He couldn’t quite remember how, or when it began. But after the Nth time she had forgotten where she put something or to do something important, Caleb was feeling rather frustrated. This frustration seemed to be growing in other areas of the couple’s life as well. 

Her needs for his help become tiresome and suffocating. Gradually, they spoke less and less, and dimples were replaced by frowns.

What had gone wrong?


The Positive Perspective is the fourth level of Dr John Gottman’s Sound Relationship house. A Positive Perspective basically means that the couple, on a whole, has a positive impression of each other, and their relationship. Try closing your eyes and imagining your partner. If what you saw is a lovely person who you feel deep fondness for, your relationship likely has a Positive Perspective.

It is also a cumulation of the strong foundation that needs to be build well in the first three levels of the Sound Relationship house. If the first three levels (Build Love Maps, Share Fondness and Admiration, Turn Towards instead of Away) have been done well, your relationship will quite naturally have a Positive Perspective.

Key to the Positive Perspective is something Dr Gottman calls the Positive Sentiment Override (PSO). This occurs when you have so much positivity in your relationship that you would always assume the better of your partner/relationship. This leads to a tendency to focus on the positivises, rather than the flaws. Take the example of Caleb and Erica. Erica was swamped with work on one of their date nights. In her busyness, she had forgotten about her date with Caleb and could not attend to her phone at all. Caleb was thus left waiting for her at the restaurant. How he reacted next provides us an indication of whether the couple has PSO.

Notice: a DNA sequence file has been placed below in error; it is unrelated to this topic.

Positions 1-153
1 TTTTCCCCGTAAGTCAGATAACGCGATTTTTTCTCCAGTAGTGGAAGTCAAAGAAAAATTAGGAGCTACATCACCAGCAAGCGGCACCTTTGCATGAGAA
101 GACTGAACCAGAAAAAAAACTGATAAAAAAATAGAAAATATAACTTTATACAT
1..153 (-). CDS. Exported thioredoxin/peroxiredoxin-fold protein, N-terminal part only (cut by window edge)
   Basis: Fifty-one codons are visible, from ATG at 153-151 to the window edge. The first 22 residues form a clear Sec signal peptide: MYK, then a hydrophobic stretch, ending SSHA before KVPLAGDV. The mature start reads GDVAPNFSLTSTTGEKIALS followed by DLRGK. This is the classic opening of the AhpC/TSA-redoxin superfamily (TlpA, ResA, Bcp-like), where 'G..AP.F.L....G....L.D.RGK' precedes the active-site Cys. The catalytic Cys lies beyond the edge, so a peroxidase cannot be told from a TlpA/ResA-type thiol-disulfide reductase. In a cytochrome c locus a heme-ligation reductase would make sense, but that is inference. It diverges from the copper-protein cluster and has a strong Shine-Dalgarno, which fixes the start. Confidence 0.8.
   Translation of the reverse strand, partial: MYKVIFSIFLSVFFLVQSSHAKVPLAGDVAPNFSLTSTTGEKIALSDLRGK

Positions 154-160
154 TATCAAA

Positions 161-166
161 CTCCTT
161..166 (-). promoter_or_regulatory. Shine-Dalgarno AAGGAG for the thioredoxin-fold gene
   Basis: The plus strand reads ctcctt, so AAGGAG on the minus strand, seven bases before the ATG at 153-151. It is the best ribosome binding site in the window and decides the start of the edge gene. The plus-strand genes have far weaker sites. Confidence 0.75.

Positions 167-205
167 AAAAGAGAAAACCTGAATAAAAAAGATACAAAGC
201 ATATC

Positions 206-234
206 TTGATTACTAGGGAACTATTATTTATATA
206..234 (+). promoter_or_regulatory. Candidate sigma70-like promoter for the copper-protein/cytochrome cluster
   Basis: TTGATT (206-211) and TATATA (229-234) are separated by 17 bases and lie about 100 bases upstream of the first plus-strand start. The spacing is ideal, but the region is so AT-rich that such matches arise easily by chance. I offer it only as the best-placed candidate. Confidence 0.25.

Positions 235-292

Caleb tried to contact Erica when she didn’t turn up. However, his messages and calls were unanswered. Anxious, he called Erica’s office, and finally reached her. She explained herself to him, and apologised for forgetting to tell him about what happened.

If the couple has PSO, Caleb would probably understand that Erica is busy and quickly forgive her. He’ll probably be worried that Erica is hungry and bring her food. He may even offer to accompany Erica at her workplace, and have an “office date”.

However, with their relationship in choppy waters, they have NSO (Negative Sentiment Override) instead. Caleb was reminded of all thosetimes when Erica had been forgetful and messed up his plans. He grumbled about the time wasted on waiting and scolded her for being so absent-minded. Coupled with Erica’s stress from work, the conversation eventually became a shouting match.

It is important for us to practice the first three levels (covered in the last 3 eDMs) often as it sets the foundation for what Dr Gottman calls a Culture of Appreciation within the relationship. Start with the simple things: be curious about your spouse, find something to appreciate your spouse for every day.

With the foundations built up strong, the next important principle to maintaining The Positive Perspective is to let your partner influence you. Research has found that men who allow their wives to influence them have happier marriages than man who resist it. Do note that this works both ways. Couples where both are engaged in power sharing and discussion would find that they are better in handling conflicts, leading to a more positive relationship.

Keen to find out more about the Sound Relationship House? Keep an eye out for our future articles!

Written by: Lin Feng, Social Worker, Fei Yue Community Services

References